I have my Laptop on the right and main screen on the left, I have the left monitor configured as primary.

On bootup, it was displaying the top tool bar on the right, whilst the os (mouse) thought it was on the left, hence to use the top tool bar, I had to blindly navigate (estimate) to where the menuitems were by looking on the right screen and using my mouse on the left. I could overcome this by changing the rotation on atleast one screen, applying the settings, then putting them back again. The top tool bar would then correctly be set to my primary (Left) screen.

The process below now does this for me automatically (many thanks to etron's post) :

  1. Install arandr to easily find and configure your display names.

    sudo apt-get install arandr --upgrade
    
  2. Run the arandr command from a shell to configure and identify your displays.
    -- For Layout you can drag the monitors around.
    -- For Active, Primary, Resolution and Orientation settings goto menu option Outputs > %Display.

  3. Once the above is set as you'd like, goto menu option Layout > Save as: and enter ~/.screenlayout/ScreenLayout.sh in the name field.

  4. Edit the ~/.screenlayout/ScreenLayout.sh file in a text editor and duplicate (copy & paste) the entire xrandr line.

  5. Now modify a value in the first xrandr line.
    I changed the --rotate normal option value to --rotate left. When this script runs it will briefly change the rotation left, then back to normal, re-activating the config. Same as what I had to do manually as described above.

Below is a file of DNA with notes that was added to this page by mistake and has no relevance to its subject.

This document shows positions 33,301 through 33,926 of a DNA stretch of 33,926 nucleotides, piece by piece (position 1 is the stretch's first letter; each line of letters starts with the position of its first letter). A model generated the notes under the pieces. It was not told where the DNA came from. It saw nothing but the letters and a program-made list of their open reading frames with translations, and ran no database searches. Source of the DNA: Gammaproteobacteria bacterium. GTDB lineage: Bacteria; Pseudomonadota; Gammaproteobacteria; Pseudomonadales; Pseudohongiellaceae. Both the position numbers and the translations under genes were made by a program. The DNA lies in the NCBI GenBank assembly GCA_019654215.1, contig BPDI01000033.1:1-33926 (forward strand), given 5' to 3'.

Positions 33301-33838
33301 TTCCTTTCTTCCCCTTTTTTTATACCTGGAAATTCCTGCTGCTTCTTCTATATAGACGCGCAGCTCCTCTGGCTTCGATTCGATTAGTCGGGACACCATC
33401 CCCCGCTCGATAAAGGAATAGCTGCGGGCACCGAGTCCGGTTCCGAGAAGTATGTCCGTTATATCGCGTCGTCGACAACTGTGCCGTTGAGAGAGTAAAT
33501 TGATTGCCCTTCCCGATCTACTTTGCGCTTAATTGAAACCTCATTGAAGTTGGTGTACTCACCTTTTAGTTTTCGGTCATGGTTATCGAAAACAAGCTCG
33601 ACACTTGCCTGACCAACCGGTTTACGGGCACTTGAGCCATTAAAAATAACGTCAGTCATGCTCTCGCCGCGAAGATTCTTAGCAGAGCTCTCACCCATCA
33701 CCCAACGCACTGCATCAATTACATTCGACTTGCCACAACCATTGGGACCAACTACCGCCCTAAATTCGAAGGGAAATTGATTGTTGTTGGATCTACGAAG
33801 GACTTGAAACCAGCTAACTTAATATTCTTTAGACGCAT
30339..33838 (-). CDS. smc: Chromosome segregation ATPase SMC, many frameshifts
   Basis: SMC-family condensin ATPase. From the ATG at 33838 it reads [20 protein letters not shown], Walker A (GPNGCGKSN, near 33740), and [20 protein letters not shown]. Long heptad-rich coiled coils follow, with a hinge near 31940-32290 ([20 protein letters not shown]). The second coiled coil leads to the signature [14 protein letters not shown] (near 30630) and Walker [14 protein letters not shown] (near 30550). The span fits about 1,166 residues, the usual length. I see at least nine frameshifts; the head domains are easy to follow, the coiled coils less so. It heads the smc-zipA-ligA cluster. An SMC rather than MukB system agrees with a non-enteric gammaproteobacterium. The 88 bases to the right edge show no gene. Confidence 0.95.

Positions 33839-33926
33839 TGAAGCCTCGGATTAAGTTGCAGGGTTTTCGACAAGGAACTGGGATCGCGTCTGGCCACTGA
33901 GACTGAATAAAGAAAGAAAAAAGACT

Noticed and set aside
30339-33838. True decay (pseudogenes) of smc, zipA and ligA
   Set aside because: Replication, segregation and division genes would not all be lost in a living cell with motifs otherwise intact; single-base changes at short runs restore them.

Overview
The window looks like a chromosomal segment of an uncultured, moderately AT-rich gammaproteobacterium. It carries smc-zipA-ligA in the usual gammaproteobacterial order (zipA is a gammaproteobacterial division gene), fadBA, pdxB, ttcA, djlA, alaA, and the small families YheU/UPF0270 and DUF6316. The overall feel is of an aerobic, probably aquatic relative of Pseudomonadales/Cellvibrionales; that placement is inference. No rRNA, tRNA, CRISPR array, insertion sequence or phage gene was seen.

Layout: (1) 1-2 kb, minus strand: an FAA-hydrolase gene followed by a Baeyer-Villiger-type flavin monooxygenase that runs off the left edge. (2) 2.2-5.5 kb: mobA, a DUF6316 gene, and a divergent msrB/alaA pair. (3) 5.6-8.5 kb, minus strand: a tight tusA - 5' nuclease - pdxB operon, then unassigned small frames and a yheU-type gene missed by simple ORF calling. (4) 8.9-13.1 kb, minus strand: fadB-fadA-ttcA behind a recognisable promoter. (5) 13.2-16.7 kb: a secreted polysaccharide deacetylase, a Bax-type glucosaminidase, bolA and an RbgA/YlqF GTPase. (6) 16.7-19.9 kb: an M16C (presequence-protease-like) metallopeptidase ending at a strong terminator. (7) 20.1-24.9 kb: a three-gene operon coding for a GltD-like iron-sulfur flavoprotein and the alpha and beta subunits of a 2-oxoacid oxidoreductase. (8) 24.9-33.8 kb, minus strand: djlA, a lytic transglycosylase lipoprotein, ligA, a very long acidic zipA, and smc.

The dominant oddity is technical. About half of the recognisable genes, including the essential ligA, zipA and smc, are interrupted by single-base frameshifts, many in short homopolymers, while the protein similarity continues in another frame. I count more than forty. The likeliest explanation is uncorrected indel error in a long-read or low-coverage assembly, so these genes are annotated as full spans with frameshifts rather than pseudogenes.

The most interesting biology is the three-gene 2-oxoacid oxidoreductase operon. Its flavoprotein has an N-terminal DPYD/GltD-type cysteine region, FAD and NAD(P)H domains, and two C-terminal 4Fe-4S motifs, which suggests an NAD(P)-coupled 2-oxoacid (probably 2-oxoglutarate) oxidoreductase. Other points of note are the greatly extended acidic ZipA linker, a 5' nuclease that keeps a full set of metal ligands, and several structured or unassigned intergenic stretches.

My ScreenLaout.sh file now looks like this:

    #!/bin/sh 
    xrandr --output LVDS-1 --mode 1680x1050 --pos 1680x0 --rotate left --output HDMI-1 --off --output VGA-1 --primary --mode 1680x1050 --pos 0x0 --rotate normal  
    xrandr --output LVDS-1 --mode 1680x1050 --pos 1680x0 --rotate normal --output HDMI-1 --off --output VGA-1 --primary --mode 1680x1050 --pos 0x0 --rotate normal  
    
  6. Next, load up the "Startup Applications" tool. You can find it by going to the dash and typing "Startup Applications" and Ubuntu will find it for you, or you can run this command in a shell:

    gnome-session-properties
    
  7. Now, from within the session and Startup tool, navigate to the "Applcation Autostart" tabe, click the "Add" button and add a new program to run upon logging in. A window will pop up asking you what to run, here is what to type:
    Name: Set Default Monitor (Note: put any name you want)
    Description: Leave blank or put a reminder for yourself later what this does.
    Command: ~/.screenlayout/ScreenLayout.sh

  8. Reboot to fully test it worked.

Note: If you aren't sure if the command will work and want to test it first, you can run the script manually i.e. in my case I would run this ~/.screenlayout/ScreenLayout.sh in a shell. Also, if you would prefer to use keybindings to set multiple configuration, I believe you can do this within arandr, though it requires Metacity, which I haven't investigated so you're on your own here.

| improve this answer | |

Your Answer

By clicking “Post Your Answer”, you agree to our terms of service, privacy policy and cookie policy

Not the answer you're looking for? Browse other questions tagged or ask your own question.